Day 2 of the NCAA tournament has plenty of basketball still to play, and Warren Buffett's billions already appear to be safe.
Duke falling, 78-71, to Mercer in the tournament's biggest upset to date left only 16 perfect brackets in the Quicken Loans Billion Dollar Bracket Challenge.
Jabari Parker tells @ESPNAndyKatz that his career is incomplete, and that could affect decision on whether to return for sophomore season.— SportsCenter (@SportsCenter) March 21, 2014
Parker had a rough night, shooting 4-of-14 for 14 points. Head coach Mike Krzyzewski played him just 28 minutes, opting to go with Amile Jefferson for defensive purposes.
The ACC Freshman of the Year still averaged 19.3 points and 8.8 rebounds in guiding Duke to a 26-9 record. He is absolutely the real deal when it comes to college players. But with a potentially top-heavy draft class and some really terrible NBA teams salivating over the lottery, the slightest blip could shake up how things go on June 26.
There are several factors at play here. Does Parker return to Duke to "complete" his career? For the Win's Sean Highkin finds this highly unlikely:
It’s hard to think of the last prospect as highly regarded as Parker who didn’t jump to the NBA the first chance he got. Marcus Smart and Jared Sullinger each stayed an extra year, and while both of them were projected to be high lottery picks, there’s a difference between projected high lottery picks and appearing on the cover of Sports Illustrated at age 16 touted as the future of basketball.
That would make this entire point moot (but don't stop reading, please). And if he does indeed return (unlikely), and Duke repeats a disappointing NCAA tournament (really unlikely), does he try again?
Will Joel Embiid follow Andrew Wiggins into the draft?
Can any mid-lottery picks play their way into top-five status over the next two weeks?
Let's be as clear as Stephen A. Smith: Parker's display on Friday won't cause him to "fall." He could suffer a similar fate to Kansas' Ben McLemore last year, when a poor tournament and bad workouts dropped him to the seventh pick. Interestingly, McLemore likely suffered further from the Jayhawks actually winning tournament games in spite of his struggles because it gave him more opportunities to play poorly. But Parker is too polished to slip that far.
No, Parker's shortened tournament won't have rattled pro scouts, but he certainly didn't do himself any favors. Wiggins still has the opportunity to gain the upper hand. He started by scoring 19 points to help Kansas avoid Duke's fate.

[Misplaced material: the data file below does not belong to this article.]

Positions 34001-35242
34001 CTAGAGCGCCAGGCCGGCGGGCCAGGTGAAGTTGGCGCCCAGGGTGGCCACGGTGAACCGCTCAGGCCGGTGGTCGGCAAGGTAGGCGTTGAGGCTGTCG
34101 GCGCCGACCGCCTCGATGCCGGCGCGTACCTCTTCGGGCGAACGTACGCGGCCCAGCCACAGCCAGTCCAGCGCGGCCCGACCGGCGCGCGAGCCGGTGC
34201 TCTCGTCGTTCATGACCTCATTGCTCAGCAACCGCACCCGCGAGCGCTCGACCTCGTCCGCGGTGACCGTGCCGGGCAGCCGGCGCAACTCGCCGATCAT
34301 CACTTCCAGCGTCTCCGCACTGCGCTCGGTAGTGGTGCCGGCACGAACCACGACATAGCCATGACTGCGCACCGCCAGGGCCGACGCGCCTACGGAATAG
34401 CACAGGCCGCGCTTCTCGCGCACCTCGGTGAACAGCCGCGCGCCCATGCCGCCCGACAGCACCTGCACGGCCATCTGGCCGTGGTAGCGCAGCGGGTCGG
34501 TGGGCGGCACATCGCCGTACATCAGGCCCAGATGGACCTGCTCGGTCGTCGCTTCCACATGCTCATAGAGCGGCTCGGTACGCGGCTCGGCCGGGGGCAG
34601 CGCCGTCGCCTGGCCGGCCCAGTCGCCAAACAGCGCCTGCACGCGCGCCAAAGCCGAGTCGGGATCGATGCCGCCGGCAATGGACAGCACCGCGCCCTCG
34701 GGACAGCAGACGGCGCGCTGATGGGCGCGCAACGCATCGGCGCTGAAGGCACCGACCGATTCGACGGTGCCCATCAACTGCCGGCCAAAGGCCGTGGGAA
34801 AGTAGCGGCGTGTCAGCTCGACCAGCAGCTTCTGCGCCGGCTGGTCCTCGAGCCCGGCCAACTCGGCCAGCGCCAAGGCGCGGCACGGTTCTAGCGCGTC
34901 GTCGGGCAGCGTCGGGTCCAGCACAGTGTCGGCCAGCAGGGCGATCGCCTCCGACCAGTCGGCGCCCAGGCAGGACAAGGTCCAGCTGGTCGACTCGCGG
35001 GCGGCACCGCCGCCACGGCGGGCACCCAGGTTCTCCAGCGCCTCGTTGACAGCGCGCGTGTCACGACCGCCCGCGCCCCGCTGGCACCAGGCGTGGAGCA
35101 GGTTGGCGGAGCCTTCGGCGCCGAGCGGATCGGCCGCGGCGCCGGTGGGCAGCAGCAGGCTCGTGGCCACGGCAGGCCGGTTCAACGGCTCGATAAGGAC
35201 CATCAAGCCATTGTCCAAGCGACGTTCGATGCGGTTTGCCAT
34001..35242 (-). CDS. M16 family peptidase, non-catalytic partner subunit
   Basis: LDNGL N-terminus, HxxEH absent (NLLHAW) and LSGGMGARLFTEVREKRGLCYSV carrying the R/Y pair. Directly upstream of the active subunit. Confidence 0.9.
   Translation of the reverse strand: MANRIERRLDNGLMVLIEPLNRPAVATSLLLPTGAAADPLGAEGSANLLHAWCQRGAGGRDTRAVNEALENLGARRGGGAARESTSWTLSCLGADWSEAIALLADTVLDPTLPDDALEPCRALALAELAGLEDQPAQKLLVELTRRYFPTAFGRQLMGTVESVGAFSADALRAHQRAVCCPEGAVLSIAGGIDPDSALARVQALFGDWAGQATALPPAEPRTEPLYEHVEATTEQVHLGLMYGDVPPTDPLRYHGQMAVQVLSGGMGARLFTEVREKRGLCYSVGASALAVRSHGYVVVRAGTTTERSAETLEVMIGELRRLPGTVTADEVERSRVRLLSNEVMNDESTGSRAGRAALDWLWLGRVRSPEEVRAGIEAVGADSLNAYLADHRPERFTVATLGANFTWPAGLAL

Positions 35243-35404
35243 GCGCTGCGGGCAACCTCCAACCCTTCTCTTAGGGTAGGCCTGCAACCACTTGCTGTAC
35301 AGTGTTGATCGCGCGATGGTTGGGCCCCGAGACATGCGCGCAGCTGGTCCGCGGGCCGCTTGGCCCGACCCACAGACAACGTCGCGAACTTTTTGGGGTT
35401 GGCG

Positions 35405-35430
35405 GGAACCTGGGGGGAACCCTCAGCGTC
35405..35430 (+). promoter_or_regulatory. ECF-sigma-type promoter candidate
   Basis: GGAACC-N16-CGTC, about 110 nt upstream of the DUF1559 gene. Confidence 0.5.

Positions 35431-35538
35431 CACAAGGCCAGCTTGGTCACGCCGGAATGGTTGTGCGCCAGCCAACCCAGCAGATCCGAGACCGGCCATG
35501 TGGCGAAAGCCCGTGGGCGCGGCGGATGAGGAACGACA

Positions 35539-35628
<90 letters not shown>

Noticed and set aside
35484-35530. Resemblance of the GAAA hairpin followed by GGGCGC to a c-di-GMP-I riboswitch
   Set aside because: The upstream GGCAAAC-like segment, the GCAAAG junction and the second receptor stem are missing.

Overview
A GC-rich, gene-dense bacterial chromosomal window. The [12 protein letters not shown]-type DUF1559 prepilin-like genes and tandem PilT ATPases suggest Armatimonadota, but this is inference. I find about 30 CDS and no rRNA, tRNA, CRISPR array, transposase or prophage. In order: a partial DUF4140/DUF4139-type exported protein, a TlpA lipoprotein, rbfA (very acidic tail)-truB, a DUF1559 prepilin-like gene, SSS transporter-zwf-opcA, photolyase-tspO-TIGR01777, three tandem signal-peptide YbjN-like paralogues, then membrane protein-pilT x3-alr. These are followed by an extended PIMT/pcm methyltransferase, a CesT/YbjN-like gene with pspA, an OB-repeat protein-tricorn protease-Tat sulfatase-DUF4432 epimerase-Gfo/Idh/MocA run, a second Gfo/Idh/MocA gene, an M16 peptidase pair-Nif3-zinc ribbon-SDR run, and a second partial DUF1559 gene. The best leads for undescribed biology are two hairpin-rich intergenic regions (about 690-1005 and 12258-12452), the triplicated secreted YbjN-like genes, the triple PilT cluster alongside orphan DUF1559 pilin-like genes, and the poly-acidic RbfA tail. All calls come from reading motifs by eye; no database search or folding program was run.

To this point, there is no clear consensus No. 1 prospect—no LeBron James or Anthony Davis—which means there should be plenty of shuffling among the top three or four picks.
And we haven't even hit the lottery yet. Depending on how the pingpong balls drop, Parker could be shuffled to the back of the elite prospect pack.
Milwaukee has the best odds to win the lottery, and the team has holes everywhere in the lineup. According to Behind the Buck Pass editor Justin Becker, anyone's guess about who the Bucks will draft is good:
They don’t really have any veterans that they could build around, so they are basically stuck on grabbing all the young prospects while they can. No matter who they pick in the draft, they will be looking for someone that can come into the NBA and be ready to play big minutes right away.
If Embiid declares, there's reason to believe Milwaukee could abandon the "Larry Sanders experiment."
In the midst of a 20-game losing streak, the Sixers have had Wiggins atop their board all year and believe he'd be the perfect complement to Michael Carter-Williams, Nerlens Noel and Thaddeus Young. The athleticism on that team would be crazy.
Dante Exum provides an interesting caveat. He's done everything in his power to this point to join Kobe Bryant.
But if Orlando can't get its hands on Wiggins, the Australian point guard could finally put an end to the Jameer Nelson era. Ford could also see the Magic drafting Marcus Smart and officially handing the offense to Victor Oladipo.
Don't forget Julius Randle and Aaron Gordon.
All of the dominos could fall Utah's way, allowing Parker to fall squarely into its lap. But John Hollinger's NBA playoff odds have the Lakers finishing fifth, one spot ahead of the Jazz. If Exum is off the board, Parker would be the most NBA-ready piece to fit alongside Bryant, ending Utah's dream scenario.
A lot can change during workouts and interviews, but with no more opportunities to see Parker play high-pressure games, the first few teams on the clock could easily take a pass. Which would be terrible.